Top 5 Worst Hollywood Sequels We Were Better Off Without


The secret to a good sequel is that it should stay true to the original (in terms of storyline) and deepen the characters. Unfortunately, even Hollywood makes mistakes when it comes to making sequels of outstanding originals. Even though there are countless sequels that did grave injustice to the original, we’ll discuss the five sequels we think are the worst!



The fourth installment in the Transformers series directed by Michael Bay is totally overthought with huge plot holes making it a hot mess that has nothing in common with the original. Not even the cast. Yes, no more LaBeouf and Fox, which defeats the entire purpose of the original. Instead, we have Mark Wahlberg playing an inventor, Cade Yeager, who somehow gets his hands on Optimus Prime and starts fixing him. He’s no way near done when the feds pay him a visit and suddenly Optimus Prime is all fixed and ready to save the world! There are more characters and robots introduced (including Dinosaurs!) who make no sense and one can hardly remember their names. And whatever happened to William Lennox (Josh Duhamel) and his band of army soldiers? Nonetheless, the movie is action packed and has great visual effects. Although it is a 2 hours and 45 minutes long movie, it still fails to grab the audience’s attention with its poorly constructed storyline and over the top direction.

  1. GROWN UPS 2

A failed attempt at comedy, this Adam Sandler movie, successive to Grown Ups, serves no purpose and is a lazy, humorless and plotless film that we were better off without. The story revolves around four best friends who decide to move back to their hometown with their families. Though the movie is filled with a great cast, none of them do justice to comedy. The script is filled with humorless fat jokes, gross gags, and bullying, which instead of making you laugh, gross you out! The movie shows four grown men (along with their grown friends) going up against a bunch of young, obnoxious frat boys, beating them up and winning, in what seems like a battle of whose hometown it is. The jokes and one-liners seem washed out and not funny at all. Sandler’s character said it best in the movie, “we’re irrelevant, we’re losers, we’re old.” In my opinion, there is nothing “Grown Up” about this entire film.


Jason Statham is the name that comes to mind whenever the movie The Transporter is mentioned. Whereas, the original trilogy was packed with heaps of action, luxurious swoon-worthy cars and added dose of drama, its sequel “The Transporter Refueled” is as stupid as it can get. The film is a full-blown cliché with an awful script and a severe case of bad acting that it is actually laughable. The film is bare to numerous plot holes with no coherency whatsoever, along with a faulty logic. The movie centers on Frank (Ed Skrein) a former special ops mercenary, hired by some femme fatale Anna (Loan Chabanol) for a package delivery, who later on kidnaps Frank’s father in exchange for his help in taking revenge against a Russian kingpin. The only good thing in the movie is the Audi A8, replacing BMW, Mercedes and Lamborghini (all swoon worthy), in the previous series. Other than that the acting is borderline robotic with stoic expressions and cheap one-liners, thus making it one of the worst sequels that fails to live up to or do justice to the original.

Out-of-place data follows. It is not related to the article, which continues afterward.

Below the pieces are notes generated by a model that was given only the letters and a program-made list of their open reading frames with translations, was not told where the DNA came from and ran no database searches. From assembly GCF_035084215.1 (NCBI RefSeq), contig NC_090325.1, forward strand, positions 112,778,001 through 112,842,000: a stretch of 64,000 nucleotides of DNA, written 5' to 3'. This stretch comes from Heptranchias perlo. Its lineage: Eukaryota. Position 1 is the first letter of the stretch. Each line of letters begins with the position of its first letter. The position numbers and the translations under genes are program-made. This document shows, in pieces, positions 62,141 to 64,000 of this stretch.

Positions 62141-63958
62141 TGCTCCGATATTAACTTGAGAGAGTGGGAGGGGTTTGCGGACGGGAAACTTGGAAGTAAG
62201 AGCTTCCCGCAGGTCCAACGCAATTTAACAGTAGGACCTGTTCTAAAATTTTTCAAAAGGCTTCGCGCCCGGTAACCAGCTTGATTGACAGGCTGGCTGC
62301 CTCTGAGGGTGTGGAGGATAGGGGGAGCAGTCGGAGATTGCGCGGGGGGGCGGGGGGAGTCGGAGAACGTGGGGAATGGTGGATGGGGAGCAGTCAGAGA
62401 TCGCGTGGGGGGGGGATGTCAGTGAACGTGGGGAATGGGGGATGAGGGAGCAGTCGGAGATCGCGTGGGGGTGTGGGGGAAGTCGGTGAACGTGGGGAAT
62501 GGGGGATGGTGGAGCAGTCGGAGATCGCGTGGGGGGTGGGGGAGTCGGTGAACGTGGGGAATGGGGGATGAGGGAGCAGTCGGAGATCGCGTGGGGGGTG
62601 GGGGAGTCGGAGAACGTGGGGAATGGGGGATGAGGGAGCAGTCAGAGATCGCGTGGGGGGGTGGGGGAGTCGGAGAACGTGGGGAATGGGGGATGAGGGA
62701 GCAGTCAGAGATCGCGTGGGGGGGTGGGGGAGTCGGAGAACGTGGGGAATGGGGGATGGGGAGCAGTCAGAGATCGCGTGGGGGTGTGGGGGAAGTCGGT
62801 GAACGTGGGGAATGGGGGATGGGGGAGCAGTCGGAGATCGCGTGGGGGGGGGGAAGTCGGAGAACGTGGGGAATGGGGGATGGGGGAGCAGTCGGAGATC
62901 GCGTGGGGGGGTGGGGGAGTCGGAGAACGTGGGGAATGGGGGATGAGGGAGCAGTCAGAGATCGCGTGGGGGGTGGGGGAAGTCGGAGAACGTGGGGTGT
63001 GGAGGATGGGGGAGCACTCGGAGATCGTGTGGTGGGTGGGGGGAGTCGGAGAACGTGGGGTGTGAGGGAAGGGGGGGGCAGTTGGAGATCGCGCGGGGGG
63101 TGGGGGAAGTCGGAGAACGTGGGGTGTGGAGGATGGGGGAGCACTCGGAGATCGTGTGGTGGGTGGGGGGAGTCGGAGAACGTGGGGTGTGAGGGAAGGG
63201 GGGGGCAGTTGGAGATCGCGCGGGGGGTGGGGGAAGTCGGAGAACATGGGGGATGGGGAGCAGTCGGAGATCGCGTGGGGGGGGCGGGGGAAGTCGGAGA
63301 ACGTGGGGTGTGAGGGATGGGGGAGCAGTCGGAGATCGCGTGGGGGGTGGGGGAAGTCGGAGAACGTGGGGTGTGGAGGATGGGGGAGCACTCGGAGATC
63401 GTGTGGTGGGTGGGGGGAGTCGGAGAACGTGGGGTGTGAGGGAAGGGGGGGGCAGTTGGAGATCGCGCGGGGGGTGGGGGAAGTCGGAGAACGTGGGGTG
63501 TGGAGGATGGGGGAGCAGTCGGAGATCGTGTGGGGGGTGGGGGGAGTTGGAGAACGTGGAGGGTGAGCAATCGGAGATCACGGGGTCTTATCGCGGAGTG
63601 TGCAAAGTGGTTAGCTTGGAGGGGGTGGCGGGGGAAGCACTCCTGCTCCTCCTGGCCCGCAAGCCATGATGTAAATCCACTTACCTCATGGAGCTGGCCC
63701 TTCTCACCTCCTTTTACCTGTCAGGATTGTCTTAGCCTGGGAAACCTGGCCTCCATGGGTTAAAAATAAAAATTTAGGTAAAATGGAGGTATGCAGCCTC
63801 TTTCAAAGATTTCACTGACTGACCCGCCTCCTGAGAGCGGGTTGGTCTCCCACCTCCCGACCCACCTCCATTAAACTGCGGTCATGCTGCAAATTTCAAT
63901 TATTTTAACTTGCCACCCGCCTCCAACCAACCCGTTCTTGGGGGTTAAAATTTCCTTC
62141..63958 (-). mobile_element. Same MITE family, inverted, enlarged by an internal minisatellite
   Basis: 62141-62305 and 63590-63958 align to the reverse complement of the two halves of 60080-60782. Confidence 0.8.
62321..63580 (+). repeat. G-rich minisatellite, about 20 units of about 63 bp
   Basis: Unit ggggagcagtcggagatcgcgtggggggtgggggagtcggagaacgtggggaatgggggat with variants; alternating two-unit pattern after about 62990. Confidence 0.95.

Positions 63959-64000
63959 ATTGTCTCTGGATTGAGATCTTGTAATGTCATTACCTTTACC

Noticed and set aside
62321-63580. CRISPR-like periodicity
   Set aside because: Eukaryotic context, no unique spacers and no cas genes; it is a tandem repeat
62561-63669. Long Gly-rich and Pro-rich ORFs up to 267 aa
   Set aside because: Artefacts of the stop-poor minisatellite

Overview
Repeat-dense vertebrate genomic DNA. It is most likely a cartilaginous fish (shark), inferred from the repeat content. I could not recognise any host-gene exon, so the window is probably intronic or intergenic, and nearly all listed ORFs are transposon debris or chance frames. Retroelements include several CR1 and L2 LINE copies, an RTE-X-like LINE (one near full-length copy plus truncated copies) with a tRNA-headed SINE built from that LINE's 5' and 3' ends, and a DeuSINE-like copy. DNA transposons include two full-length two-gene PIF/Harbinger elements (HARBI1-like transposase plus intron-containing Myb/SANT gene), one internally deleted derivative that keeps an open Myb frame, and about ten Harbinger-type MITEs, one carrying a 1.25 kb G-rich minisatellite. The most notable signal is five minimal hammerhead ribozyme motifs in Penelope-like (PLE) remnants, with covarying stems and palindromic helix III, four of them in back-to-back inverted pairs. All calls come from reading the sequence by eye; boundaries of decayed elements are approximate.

1994 was a good year. Jim Carrey blessed us with his avant-garde and zany antics in The Mask which was bound to become an immediate hit. Fast-forward to 11 years later and the producers decided it was a great idea to make a sequel, and that too without Carrey. It all went downhill when they decided to take Jamie Kennedy as Carrey’s successor. The movie centers on the baby of Tim and Tonya, born with mischievous and cartoonish powers, courtesy of the mask of Norse god of mischief, Loki. The dog, Otis, is jealous of the baby getting all the attention and plans to out the baby and wear the mask. Thus the mayhem begins. The funny moments, or lack thereof, put a damper on the movie. Moreover, the ridiculousness and dullness of characters due to the excessive use of CGI made the film bland and silly to the point where it’s not even funny. With poor casting, more annoying rather than funny characters and Jamie, who is a few (okay many) notches down from Jim Carrey, the film was bound to be a bust.


The Hangover was released in 2009 and became a commercial hit. It was followed by The Hangover 2 and then came (hopefully) the last part of the trilogy, The Hangover 3. Even though the entire ‘Wolfpack’ returned, the movie actually went downhill in regards to acting, plot, direction, and comedy. It is an absolute unfunny disaster that triggered anger and constant eye-rolling rather than laughter and was definitely not needed. The wolf pack (Cooper, Galifianakis, Helms, Bartha) returns for another adventure that is almost the same as the previous two installments except that instead of waking up with a hangover, Doug (Bartha) is kidnapped (AGAIN!) by a drug lord named Marshall (John Goodman) who wants the trio to find Mr. Chow (Ken Jeong) in exchange for their friend. It seems like the creators have simply recycled the old script to make a new movie that serves as an insult to comedy. The jokes have become duller and meaner and the characters have become unlikable and boring. Most of the movie revolves around the horribly unfunny antics of Alan and Chow and it makes you sad because of how pathetic it is. There is a thing called a one-hit wonder and The Hangover was definitely a one-hit wonder (not to be repeated…TWICE!)

By Manal Athar


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